Revisions to Indonesia's criminal code currently being considered by Parliament would allow prison sentences of up to five years for sex between unmarried people, including of course, all gay sex as gay marriage is simply out of the question.
Rights groups note that this will be a profound setback to human rights and privacy in Indonesia. Religious vigilantism is already rife in the country, and with the force of law behind them, it will be a nightmare.
Opposition seems somewhat muted with a newly launched online petition receiving a rather paltry 20,000 signatures out of a country of 250 million.
Asrul Sani, a lawmaker from the Islamic-based United Development Party, has told reporters that a 25-member parliamentary working committee has agreed on nearly all the articles in the revised code. It and another Islamic party are seeking longer
prison sentences for gay sex in circumstances that involve force, public acts or pornography and that is still being argued.
Indonesia's constitution nominally guarantees human rights, but this clearly doesn't count for much given the latest parliamentary moves.
Gay dating apps have been pulled from the Google Play Store in Indonesia amid a government crackdown on the LGBT community.
China-based app Blued, which is the largest hook-up app for the LGBT community across Asia and rivals Grindr globally, was pulled from the store as the government demanded Google censor a total of 73 LGBT-related applications. The government
claimed that the app were removed due to claims of negative content and pornographic content.
Communications ministry spokescensor Noor Iza told AFP:
There was some negative content related to pornography inside the application. Probably one or some members of the application put the pornographic content inside.
I don't know [whether the ministry has sent a similar request to Apple]. They should since there are two operating systems.
Meanwhile lawmakers are trying to pass legislation which would outlaw LGBT behaviours on television -- potentially censoring shows that include LGBT characters as well as news reports on the LGBT community.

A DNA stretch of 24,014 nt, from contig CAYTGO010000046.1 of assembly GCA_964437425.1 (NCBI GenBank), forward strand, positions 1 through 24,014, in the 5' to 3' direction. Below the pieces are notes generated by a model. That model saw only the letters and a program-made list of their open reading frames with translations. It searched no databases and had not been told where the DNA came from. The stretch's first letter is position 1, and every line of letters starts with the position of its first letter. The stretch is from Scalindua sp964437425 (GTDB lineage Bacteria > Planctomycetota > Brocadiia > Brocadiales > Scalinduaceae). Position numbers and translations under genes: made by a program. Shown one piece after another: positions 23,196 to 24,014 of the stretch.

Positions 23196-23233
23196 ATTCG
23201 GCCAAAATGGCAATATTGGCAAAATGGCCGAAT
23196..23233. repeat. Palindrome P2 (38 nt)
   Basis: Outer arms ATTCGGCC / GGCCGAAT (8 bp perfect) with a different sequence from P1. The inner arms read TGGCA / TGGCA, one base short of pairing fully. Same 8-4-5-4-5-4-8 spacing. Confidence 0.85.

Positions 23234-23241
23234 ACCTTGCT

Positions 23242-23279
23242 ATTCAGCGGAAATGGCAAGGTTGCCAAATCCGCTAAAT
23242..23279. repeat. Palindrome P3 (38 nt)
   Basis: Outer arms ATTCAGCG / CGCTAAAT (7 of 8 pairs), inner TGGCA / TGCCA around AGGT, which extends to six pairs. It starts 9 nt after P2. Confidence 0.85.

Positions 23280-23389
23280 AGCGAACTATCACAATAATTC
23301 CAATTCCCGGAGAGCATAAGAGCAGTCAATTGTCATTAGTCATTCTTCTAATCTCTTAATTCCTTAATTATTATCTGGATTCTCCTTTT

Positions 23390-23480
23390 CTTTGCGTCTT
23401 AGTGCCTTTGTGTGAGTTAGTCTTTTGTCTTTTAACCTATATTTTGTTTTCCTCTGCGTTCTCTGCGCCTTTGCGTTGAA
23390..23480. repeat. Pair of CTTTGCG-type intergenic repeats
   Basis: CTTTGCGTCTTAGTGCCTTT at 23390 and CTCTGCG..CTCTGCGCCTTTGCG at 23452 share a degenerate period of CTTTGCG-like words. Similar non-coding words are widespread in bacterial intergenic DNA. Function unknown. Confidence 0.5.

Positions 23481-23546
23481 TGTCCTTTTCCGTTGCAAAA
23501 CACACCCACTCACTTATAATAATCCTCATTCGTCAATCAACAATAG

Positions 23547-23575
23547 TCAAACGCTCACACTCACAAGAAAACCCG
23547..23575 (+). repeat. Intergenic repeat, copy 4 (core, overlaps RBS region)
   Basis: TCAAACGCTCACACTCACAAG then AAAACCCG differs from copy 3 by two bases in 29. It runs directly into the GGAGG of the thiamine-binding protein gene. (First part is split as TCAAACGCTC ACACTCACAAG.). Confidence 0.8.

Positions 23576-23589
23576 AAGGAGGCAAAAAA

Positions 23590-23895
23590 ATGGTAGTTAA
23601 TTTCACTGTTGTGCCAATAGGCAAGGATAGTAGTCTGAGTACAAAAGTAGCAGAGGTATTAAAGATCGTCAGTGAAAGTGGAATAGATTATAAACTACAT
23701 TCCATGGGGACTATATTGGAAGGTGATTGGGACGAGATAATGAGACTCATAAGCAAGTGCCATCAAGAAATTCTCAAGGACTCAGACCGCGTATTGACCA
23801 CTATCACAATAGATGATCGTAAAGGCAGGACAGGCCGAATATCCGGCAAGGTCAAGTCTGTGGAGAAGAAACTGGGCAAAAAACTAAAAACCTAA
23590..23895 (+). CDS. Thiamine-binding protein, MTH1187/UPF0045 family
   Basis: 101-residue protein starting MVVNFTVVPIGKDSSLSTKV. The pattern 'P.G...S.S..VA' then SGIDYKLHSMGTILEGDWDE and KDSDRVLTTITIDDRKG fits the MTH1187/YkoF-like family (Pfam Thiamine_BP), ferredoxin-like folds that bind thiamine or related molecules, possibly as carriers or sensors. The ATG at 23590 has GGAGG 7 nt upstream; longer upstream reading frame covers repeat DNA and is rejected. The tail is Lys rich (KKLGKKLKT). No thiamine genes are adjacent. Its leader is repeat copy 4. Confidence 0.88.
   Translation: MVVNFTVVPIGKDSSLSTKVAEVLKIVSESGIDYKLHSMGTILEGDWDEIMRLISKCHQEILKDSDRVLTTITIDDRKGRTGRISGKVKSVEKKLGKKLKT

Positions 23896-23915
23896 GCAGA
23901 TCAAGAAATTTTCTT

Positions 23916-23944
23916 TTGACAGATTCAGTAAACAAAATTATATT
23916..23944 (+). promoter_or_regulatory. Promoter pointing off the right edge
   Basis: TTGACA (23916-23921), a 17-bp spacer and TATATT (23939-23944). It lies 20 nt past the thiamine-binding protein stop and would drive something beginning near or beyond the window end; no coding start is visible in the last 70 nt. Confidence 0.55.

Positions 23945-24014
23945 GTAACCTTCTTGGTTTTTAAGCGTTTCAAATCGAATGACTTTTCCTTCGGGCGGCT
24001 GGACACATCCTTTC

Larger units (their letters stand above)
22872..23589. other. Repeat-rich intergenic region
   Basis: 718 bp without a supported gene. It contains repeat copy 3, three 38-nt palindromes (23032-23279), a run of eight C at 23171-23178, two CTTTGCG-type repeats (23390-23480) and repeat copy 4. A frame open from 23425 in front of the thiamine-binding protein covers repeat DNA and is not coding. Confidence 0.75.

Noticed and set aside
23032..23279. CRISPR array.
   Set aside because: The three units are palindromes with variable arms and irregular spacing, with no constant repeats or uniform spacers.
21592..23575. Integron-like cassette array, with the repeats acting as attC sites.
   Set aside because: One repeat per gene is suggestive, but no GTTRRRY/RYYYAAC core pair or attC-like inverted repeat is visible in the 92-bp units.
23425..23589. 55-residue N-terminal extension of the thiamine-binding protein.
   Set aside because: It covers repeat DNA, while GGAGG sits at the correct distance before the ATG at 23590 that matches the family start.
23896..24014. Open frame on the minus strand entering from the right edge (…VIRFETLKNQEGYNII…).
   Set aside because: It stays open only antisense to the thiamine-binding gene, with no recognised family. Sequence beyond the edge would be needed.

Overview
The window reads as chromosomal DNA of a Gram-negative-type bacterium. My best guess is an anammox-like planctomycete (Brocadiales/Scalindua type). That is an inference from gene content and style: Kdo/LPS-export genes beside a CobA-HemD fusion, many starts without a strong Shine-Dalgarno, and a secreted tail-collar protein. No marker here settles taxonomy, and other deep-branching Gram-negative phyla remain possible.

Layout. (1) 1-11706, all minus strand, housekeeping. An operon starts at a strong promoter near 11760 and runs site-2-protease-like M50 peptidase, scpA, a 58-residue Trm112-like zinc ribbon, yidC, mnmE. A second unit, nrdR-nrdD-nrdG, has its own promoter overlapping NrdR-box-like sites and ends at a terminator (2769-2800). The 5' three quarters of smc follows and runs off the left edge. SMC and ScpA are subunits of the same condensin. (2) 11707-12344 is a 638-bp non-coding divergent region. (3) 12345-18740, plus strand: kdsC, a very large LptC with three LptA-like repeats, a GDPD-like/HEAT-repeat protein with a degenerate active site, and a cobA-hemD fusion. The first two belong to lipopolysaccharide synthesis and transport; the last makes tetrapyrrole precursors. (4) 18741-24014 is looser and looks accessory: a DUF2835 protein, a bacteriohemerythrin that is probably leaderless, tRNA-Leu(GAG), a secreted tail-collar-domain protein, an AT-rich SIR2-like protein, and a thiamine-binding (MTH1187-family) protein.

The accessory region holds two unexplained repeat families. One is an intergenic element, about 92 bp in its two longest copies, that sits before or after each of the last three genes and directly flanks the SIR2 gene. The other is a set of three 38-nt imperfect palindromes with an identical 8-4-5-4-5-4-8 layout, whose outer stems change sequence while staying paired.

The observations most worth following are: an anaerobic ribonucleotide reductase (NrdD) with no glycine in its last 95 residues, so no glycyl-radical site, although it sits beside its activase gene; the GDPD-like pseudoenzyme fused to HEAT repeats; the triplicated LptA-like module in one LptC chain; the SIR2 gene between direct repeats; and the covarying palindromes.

It is technically legal to be gay in Indonesia apart from Aceh province, which implements extreme punishments under Shariah law.
Religious moralist campaigners at One Million Moms are whingeing about a book publisher that supports gay parenting. They write:
Everyone is familiar with Scholastic Inc. Their book fairs are popular fundraisers at your child's school. However, Scholastic is not safe for your child and parents should be warned.
Scholastic Inc., the world's largest publisher and distributor of children's books, is using its platform to promote pro-homosexual and pro-transgender books for children.
The corporation, for example, published a pro-transgender book called George for 3rd graders. When people look at George, they think they see a boy, the book reads. But she [George] knows she's not a boy. She knows she's a
According to its website, Scholastic Inc. reaches 6 million children per week with its publications. It features morally toxic reading lists for children, such as:
Books for Two-Mommy Families
Great books for Two-Dad Families
Picture Books About Transgender Children
The American College of Pediatricians warns: Conditioning children into believing that a lifetime of chemical and surgical impersonation of the opposite sex is normal and healthful is child abuse.
Scholastic does not have our children's best interests at heart. Tell Scholastic to stop harming children.
China's media censor is being taken to court over its view that homosexual activities are abnormal.
Following a crackdown on showing homosexuality in the country's media, a Beijing court has made the unusual move of accepting a legal challenge brought by a member of the public.
In the unlikely event that Fan Chunlin wins his case, China's State Administration of Press, Publication, Radio, Film and Television (SAPPRFT) would be forced to publicly clarify a regulation banning gay sex.
With China's courts, the media and the SAPPRFT all controlled by the ruling communist party, the chances of Fan winning the case are small. However, Fan's lawyer, Tang Xiangqian, said that he hoped that the legal challenge will raise awareness of
rights for homosexual people in the country.
A decision on the case is expected within six months.